“This is going to be a different Windows,” wrote Microsoft’s Joe Belfiore in a blog post. “We’re going to share our plans and progress with you earlier and more often as we want to build a Windows that everyone will love and really enjoy using.”
It might say “everyone”, but as we’ve pointed out before, Microsoft is making great strides to try and appease enterprise customers, particularly those using non-touch devices. That’s not surprising though – such users are its “bread and butter” so to speak, and Windows 8 was almost universally despised by the vast majority of them.
windows 10 for enterprises : So the question on everyone’s lips is, has Microsoft done enough to convince its mouse and keyboard-wielding enterprise users that it’s finally safe to upgrade from Windows 7?
The good news is that Windows has been made idiot-proof again, thanks to the re-introduction of the Start Menu.
It’s not quite the same. Although you can once again access your documents and various apps from it, the Start Menu also hosts a bunch of customizable live tiles that can be rearranged to feature your most-used apps. But this actually seems like a useful new feature, and most importantly the Start Menu’s reinclusion means we don’t need to work out where the ‘Charms Menu’ is to start finding things. On the downside, the Control Panel is still missing, and the power options are now located at the top of the Start Menu – admittedly small things, yet they’re sure to frustrate the hell out of most people migrating from Windows 7.
One of Windows 8’s most detested features was indeed the aforementioned Charms menu, which was accessed by either swiping from the right, or (for non touchscreen users) by hitting the Windows C shortcut, or just kind of letting the mouse cursor ‘float’ at the right side of the screen for a second. This time around things are different – most apps now have a small Charms button found in the top left, which brings up options like App Commands, Search, Share, Play, Print, Project, Settings and Fullscreen. It might not be the most useful feature set, but it’s indicative of Microsoft’s efforts to make everything more intuitive for non-touch users.
A nod to the enterprise
So Windows 10 should be a lot easier to navigate. But that’s not all Microsoft has done to try and convince enterprise users it’s time to upgrade. It’s also throw in a bunch of enterprise-specific features designed to make life easier:
Multiple desktops – Similar to virtual desktops, it’s a clever organizational solution accessed via the Task View button on the taskbar. From here users can access any app that’s currently running, or switch to a brand new, ‘clean’ desktop with nothing running in it. No doubt the feature will appeal to certain power users, but it probably won’t be immediately useful for everyone.
Unified apps – Windows 10 also delivers a universal app platform. Consequently, developers will only need to develop their apps for one platform which users will be able to access across multiple devices including, Windows 10 tablets, phones, desktops and laptops. As part of these changes, PC users will notice they can now run metro-style apps in a windowed environment on the desktop – in other words, there’ll be no more irritating fullscreen taking over the display, something that should make it easier to multitask. As an added benefit, enterprises will be able to control which apps their users see in the Windows Store, a feature that finally makes it relevant to them.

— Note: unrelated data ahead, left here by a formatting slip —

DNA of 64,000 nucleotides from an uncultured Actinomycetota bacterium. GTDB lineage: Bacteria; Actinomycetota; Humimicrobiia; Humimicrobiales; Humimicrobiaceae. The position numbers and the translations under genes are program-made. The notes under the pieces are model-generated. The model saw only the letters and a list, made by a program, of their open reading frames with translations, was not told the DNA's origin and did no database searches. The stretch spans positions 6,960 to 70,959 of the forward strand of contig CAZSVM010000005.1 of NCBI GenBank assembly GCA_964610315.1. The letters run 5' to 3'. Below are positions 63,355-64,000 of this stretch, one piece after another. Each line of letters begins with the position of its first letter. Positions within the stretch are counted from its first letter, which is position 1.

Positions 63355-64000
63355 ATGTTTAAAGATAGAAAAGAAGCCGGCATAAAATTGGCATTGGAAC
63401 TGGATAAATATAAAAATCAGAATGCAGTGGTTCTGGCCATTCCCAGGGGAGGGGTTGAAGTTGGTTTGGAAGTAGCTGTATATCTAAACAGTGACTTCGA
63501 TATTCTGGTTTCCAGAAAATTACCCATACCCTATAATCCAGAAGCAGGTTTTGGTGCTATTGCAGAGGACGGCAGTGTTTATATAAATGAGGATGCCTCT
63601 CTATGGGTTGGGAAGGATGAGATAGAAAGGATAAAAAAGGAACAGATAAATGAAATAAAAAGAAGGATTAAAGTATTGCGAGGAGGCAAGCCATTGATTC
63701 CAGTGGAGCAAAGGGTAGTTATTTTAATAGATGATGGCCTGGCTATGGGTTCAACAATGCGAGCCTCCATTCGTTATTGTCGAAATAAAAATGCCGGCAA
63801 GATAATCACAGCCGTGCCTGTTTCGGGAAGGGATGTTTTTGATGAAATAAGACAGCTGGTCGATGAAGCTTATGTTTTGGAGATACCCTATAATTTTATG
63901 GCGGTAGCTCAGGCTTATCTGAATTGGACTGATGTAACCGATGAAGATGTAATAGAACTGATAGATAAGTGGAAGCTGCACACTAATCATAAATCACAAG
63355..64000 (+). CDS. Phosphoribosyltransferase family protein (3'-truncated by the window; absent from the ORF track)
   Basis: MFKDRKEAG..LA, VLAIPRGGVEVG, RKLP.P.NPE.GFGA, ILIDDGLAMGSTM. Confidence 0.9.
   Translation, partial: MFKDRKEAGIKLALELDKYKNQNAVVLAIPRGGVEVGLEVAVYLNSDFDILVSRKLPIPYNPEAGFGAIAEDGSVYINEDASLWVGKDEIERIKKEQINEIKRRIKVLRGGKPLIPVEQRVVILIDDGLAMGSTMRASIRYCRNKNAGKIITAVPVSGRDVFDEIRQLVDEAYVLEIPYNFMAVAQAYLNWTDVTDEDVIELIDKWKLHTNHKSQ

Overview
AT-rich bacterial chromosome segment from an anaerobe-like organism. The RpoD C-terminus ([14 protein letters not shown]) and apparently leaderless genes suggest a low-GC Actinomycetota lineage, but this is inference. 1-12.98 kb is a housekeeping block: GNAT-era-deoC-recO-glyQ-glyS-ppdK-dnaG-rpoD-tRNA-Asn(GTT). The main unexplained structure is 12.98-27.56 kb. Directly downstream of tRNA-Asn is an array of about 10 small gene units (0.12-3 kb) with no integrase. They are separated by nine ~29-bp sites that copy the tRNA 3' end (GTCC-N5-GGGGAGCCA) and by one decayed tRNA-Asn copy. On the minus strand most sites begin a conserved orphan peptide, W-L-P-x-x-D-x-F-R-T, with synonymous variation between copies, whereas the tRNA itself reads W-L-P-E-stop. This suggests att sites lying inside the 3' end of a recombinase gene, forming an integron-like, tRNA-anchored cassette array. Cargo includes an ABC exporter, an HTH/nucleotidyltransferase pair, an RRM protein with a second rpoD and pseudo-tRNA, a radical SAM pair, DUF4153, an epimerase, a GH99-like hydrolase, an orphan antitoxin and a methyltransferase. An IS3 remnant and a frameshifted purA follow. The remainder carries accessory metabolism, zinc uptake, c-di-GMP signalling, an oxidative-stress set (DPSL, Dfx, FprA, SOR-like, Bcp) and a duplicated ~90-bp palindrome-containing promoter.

Data separation – Security is a paramount concern in most organizations, which is why they’ll appreciate this new capability. Windows 10 allows for seperation of business and personal data, so that enterprises can wipe company data remotely without deleting the employee’s holiday snaps at the same time. Windows 10 also enhances technologies like BitLocker, offering containerized file protection for files that are moved to another PC or device.
Smarter management – With Windows 10, admins will be able to choose between Active Directory/Group Policy and advanced Mobile Device Management (MDM) capabilities on any device, not just the mobile ones. Added to this are new capabilities with Microsoft’s MDM stack, which means admins can control not only the devices, but also user’s IDs, apps and data.
Better updates – Not every enterprise is comfortable with Microsoft’s new rapid-release update policy, and the good news is this no longer matters. With Windows 10, enterprise customers will be able to choose how often their devices are updated. They can stick with Microsoft’s schedule or manage this themselves, or even mix it up for different users depending on what makes sense. Meanwhile, Microsoft has also promised improvements to the in-place upgrade process, which has been redesigned to work with organization’s existing management infrastructure.
One last tidbit – Cortana will probably be a big part of Windows 10 as well. The current preview version contains a number of system files bearing the name of Microsoft’s virtual assistant, and though they don’t seem to do anything yet, there’s good reason to believe Cortana will grace us with its presence in time for Windows 10’s general release next year.
Microsoft has definitely taken notice of the biggest criticisms with Windows 8, and it’s making a real effort to appease enterprise users with the new OS.
The return of the Start Menu is an obvious and very welcome concession to these users, and with new features like multi-desktops and data separation thrown into the mix, Windows 10 looks to be a big improvement on its predecessor. It’s by no means a final product yet, but Microsoft seems to be on the right track.
With a timetable that indicates a release sometime in the second half of 2015, there’s still plenty of time for Microsoft to iron out the mistakes and shape Windows 10 into the reliable, intuitive workhorse enterprises are hoping to see.